Pesach and Shir HaShirim

The Jewish festivals are called moadim, from a Hebrew verb meaning “to meet.” They are times for us to have a special close meeting with Hashem. The festivals are also called mikraei kodesh – holy convocations. The following piece dealing with the Jewish festivals, Jewish holiness, and love of Hashem is adapted from the Maggid’s commentary on Shir HaShirim 3:11.
The Torah states (Vayikra 23:2): “Hashem’s appointed festivals that you are to designate as holy convocations – these are My appointed festivals.” On holy days, such as Shabbos and Yom Tov, we anticipate that Hashem will grant us a special awakening to holiness. But to receive this awakening, we must prepare. The Rambam, in Moreh Nevuchim, part III, ch. 51, teaches that Hashem draws close to a person to the same degree that the person draws close to Him. Thus, Shlomo HaMelech declares (Shir HaShirim 7:11): “I am unto my Beloved, and upon me is His desire.” That is, God’s level of yearning for us, and the degree to which He reveals to us His hidden secrets, depends upon us. The Torah exhorts us to designate the festival days as holy convocations – to make an effort, from our station on earth below, to strive toward sanctity and purity. If we do so, then these days become Hashem’s appointed festivals as well – special days on which Hashem awakens us to lofty levels of holiness. We thus see that the root of the holiness of the festival days is our own effort to enhance our level of holiness. As the Zohar puts it: “An awakening below generates an awakening above.”
Shlomo HaMelech declares further (Shir HaShirim 3:11): “Go out and see, O daughters of Zion, the king – the perfect one – in the crown with which his Creator adorned him on the day of his wedding, on the day his heart rejoiced” [the word “king” in this verse is usually read as referring to Hashem, but the Maggid reads it as referring to the Jewish People]. As our Sages state (Shir HaShirim Rabbah on the verse), the wedding day mentioned in this verse is the day of the Giving of the Torah. We can say further that the crown mentioned in this verse alludes to the lofty character traits that the Jewish People received on this day. Although these lofty traits have been compromised by our sins, their basic core remains imprinted within us. Thus, Shlomo HaMelech describes Knesses Yisrael as saying (Shir HaShirim 1:5): “I am blackened, yet beautiful, O daughters of Jerusalem – [I am] like the tents of Kedar, [yet also] like the curtains of Shlomo.” In essence, we are as beautiful as Shlomo’s curtains; we look shabby only because we are soiled by sin. If we cleanse ourselves, our beauty will emerge in its full splendor.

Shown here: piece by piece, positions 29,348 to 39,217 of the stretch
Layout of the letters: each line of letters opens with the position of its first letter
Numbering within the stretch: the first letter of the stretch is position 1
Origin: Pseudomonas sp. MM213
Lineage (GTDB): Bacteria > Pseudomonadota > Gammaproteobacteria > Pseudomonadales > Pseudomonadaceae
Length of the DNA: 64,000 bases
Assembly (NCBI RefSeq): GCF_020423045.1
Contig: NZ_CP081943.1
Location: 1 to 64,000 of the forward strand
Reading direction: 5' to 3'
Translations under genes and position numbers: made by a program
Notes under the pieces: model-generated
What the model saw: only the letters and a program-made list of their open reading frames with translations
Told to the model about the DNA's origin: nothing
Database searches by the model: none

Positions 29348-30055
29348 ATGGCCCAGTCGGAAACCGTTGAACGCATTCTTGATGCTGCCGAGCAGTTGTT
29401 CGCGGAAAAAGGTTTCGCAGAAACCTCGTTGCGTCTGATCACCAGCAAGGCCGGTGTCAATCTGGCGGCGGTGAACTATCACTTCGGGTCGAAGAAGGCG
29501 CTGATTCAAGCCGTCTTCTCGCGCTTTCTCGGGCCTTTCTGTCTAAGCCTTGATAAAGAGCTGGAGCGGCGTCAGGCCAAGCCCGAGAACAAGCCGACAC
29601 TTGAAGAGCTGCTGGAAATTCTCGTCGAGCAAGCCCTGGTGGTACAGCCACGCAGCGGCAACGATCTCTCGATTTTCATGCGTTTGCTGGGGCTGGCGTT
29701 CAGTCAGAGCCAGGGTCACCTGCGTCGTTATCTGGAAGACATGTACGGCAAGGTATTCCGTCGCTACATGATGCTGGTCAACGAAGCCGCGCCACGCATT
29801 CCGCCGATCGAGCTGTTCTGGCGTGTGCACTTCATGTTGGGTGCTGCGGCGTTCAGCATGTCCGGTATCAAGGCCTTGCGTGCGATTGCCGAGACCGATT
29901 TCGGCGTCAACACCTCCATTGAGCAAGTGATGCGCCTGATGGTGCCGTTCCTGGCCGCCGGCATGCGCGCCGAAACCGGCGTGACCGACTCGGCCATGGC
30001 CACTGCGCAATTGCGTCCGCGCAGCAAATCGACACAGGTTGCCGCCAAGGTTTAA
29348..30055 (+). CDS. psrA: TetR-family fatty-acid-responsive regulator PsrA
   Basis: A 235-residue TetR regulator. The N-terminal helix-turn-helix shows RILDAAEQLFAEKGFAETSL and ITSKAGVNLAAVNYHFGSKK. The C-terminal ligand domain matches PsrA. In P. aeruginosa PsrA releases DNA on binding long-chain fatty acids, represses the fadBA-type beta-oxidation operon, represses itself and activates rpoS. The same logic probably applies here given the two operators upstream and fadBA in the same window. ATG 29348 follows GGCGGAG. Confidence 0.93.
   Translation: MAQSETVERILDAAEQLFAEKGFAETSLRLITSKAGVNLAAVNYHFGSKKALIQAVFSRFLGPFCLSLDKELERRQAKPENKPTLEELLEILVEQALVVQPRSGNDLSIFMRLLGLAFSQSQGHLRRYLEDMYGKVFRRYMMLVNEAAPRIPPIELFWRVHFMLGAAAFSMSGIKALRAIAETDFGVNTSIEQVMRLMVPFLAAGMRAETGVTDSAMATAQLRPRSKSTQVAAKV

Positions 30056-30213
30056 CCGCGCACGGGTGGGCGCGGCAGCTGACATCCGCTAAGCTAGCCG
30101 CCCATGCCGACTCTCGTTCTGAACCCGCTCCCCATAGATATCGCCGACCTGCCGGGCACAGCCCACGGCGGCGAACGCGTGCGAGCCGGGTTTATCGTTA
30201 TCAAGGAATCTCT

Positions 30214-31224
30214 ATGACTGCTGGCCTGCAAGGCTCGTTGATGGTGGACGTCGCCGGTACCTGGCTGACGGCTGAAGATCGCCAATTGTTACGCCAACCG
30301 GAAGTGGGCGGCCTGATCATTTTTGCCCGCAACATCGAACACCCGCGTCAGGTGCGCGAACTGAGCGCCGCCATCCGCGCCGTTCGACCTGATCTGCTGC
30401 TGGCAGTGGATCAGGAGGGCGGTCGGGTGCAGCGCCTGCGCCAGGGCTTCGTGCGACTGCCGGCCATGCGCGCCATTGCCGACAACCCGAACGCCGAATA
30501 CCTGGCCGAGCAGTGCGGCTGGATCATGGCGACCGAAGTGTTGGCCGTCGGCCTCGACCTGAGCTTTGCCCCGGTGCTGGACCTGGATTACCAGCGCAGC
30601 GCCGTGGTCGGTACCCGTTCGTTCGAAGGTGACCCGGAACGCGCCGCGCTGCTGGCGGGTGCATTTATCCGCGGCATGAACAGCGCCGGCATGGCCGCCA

In a similar vein, our Sages teach: “Before praying that words of Torah should enter your heart, plead for mercy that banalities should exit your heart.” Our hearts are designed to serve as vessels for storing spiritual bounty, but much of the storage space is taken up with negative influences – i.e., intellectual and emotional junk. We must clear out this junk. [Although the Maggid does not mention the point here, various sources teach that clearing out the chametz corresponds to clearing out the negative influences within us.] If we do, we then will be able to take in the Torah’s words. The Shema teaches a similar lesson. The first paragraph begins (Devarim 6:5-6): “You shall love Hashem your God with all your heart, with all your soul, and with all your might. And these words that I command you today shall be upon your heart.” The way to gain a feeling of love for Hashem is to shed all other attachments, and place the words of His Torah directly upon our hearts.
David Zucker, Site Administrator

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